VIGO COUNTY, Ind. (WTWO/WAWV) — A new survey conducted by a local health system is shedding light on some of the biggest health risks and causes for people in the Wabash Valley.

Union Health surveyed its physicians and providers last year to determine the health risks they see. It found that the number one health risk in the Wabash Valley is heart disease.

According to Stephanie Laws, Vice President, Administrator of Union Hospital in Clinton, Cardiovascular disease deaths are 23% higher in Vigo County than the state average. Vermillion County ranks first in the state for the highest cardiovascular mortality rate.

Heart disease is the No.1 killer of women over age 35 in Vigo County. Data also supports very low screenings. Risk factors include high blood pressure, high cholesterol, smoking, diabetes, unhealthy diets, lack of exercise and obesity.

Richard G. Lugar, Center for Rural Health

Union’s survey also found that the second-highest health risk locally is diabetes.

We need to promote early recognition and treatment of prediabetes to prevent progression to diabetes. Earlier treatment and control have a profound impact on preventing the many long-term complications of diabetes.

Meghan P. Williams, Pharm.D., BCPS

Cancer was ranked as the third-highest health risk in the area.

Oncologist Robert Haerr, MD with Union Health Hux Center says this about early detection: “Curing cancer mostly means finding the problem early so we have a better chance that surgery and radiation can be used to eradicate it, and/or medicines can still be employed to finish off whatever is left.”

According to countyhealthrankings.org, only 29-44% of female Medicare enrollees aged 65-75 living in the Wabash Valley received an annual mammography screening.

Women’s health data shows the Wabash Valley is among the 10 highest risk counties for breast cancer. These rates have been worsening over the past five years. Only 61% of eligible women are receiving breast cancer screenings. Based on predictive models from Healthy People 2020, it will take 13 years to reach the recommended state average at our current pace.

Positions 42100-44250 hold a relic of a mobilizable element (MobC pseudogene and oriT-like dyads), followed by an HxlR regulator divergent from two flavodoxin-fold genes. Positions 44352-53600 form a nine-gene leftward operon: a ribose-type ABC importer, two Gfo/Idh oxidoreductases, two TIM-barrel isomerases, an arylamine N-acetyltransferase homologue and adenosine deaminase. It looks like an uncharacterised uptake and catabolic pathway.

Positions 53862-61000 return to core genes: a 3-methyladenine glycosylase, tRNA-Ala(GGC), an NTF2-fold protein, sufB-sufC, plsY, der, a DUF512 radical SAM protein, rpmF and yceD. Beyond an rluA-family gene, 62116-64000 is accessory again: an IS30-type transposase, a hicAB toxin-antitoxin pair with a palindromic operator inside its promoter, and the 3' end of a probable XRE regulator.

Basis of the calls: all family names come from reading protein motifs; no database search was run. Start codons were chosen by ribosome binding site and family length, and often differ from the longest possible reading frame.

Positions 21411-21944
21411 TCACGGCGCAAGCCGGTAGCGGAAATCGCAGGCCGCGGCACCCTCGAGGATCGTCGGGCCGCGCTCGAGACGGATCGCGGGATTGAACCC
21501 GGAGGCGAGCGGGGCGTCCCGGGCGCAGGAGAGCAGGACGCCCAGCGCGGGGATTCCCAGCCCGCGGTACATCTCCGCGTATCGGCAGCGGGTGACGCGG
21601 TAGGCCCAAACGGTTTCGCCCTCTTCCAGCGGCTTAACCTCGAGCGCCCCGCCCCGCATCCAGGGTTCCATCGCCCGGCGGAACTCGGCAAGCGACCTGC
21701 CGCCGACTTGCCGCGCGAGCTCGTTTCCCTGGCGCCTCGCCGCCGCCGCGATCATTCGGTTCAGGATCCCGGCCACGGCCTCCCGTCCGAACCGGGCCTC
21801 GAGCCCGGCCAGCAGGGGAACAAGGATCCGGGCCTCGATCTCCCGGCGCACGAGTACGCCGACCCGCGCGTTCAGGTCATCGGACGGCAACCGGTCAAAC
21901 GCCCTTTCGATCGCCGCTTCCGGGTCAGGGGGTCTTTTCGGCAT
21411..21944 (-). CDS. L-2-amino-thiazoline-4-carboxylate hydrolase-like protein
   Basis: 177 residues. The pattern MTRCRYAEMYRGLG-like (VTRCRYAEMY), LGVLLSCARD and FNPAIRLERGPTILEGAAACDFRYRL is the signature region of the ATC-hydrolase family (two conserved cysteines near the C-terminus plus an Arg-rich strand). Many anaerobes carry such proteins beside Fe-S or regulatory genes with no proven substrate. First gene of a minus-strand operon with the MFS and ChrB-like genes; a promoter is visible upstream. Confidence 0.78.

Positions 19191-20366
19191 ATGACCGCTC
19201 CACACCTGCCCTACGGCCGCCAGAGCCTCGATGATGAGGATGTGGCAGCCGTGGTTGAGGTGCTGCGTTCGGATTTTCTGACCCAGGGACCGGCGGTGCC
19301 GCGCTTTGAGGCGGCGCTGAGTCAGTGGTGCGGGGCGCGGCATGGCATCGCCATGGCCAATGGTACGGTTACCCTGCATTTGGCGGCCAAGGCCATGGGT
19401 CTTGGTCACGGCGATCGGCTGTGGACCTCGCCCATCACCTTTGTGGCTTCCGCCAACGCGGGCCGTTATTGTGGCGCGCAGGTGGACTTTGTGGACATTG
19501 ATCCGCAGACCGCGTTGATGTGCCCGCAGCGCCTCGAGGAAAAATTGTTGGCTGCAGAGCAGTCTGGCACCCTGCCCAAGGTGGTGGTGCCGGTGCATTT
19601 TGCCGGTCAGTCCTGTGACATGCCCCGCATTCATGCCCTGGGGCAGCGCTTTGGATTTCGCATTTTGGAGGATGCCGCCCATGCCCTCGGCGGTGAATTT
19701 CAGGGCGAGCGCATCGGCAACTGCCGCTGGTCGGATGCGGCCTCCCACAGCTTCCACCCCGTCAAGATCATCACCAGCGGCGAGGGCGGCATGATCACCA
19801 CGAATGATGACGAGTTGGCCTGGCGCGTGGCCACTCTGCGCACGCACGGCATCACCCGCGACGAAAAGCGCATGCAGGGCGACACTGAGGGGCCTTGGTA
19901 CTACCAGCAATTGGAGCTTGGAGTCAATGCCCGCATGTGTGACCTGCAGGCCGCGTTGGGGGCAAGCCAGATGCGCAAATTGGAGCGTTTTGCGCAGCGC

Richard G. Lugar Center for Rural Health

“In medicine, we can fix a lot of things, but if people ate right, exercised and didn’t smoke, we could fix half of the problems that we deal with every day, and that would be a good thing,” said Dr. Hans Andreasen, Medical Director of Population Health Coordinator, Union Health.

Union Health’s survey also found that the top three causes of health issues locally were obesity, behavioral health, and tobacco and vape usage.

According to countyhealthrankings.org, when discussing obesity, eight out of nine counties in the Wabash Valley show adult obesity (adults 20 and older), reporting a Body Mass Index measurement greater than 30%. The same study indicated all nine counties had a minimum of 28% of the population showing no physical activity. The Centers for Disease Control and Prevention says Indiana is the 12th most obese state in the U.S. and seven out of 10 U.S. adults aged 20 and older are either overweight or obese. The U.S. spends nearly $200 billion in annual health care costs related to obesity. New findings by the Physical Activity Council suggests a need for more aggressive efforts to combat the issue.

Dr. Hans Andreasen, when discussing behavioral health pointed out that there is a large mental health component relating to barriers of care that can affect health outcomes.

According to countyhealthrankings.org, all nine counties showed a minimum of 22% of the Wabash Valley population are adults who currently smoke, while Vigo County ranks 3% higher than the state average of adults who smoke.

“Lung cancer deaths have decreased by 18% when compared to the early 2000’s due to the new city and county smoke-free ordinances that went into effect in 2012,” said Sarah Knoblock – Tobacco Prevention & Cessation Coordinator for Chances & Services for Youth “But vaping has emerged as the new go-to nicotine product for teens, addicting a new generation.”

The survey also found that these health issues are often worse for low-income and underserved communities.

“Unhealthy habits, that include fast food consumption and self-medication or drug abuse, become reactionary traps with negative outcomes for this underserved population. Housing and food insecurities quickly become higher necessities that lead to less emphasis on preventative health, unhealthy diets and lack of exercise,” Richard G. Lugar of the Center for Rural Health said.

“Often low-income patients delay seeking medical treatment, which increases their health risks and overall health outcomes. Many also have difficulty navigating siloed care, as opposed to an integrated health care plan.” Said Dr. Andreasen.

So what should people do?

Union says the first thing is to select a primary care provider, then people should schedule and maintain annual health exams. A primary care provider will monitor changes in the patient’s health and address any new concerns. They will help identify any health risks early, allowing more time for intervention. They will also recommend appropriate vaccinations and health screenings, as well as evaluate a patient’s family health history, if available. In other words, they will help folks stay engaged in their health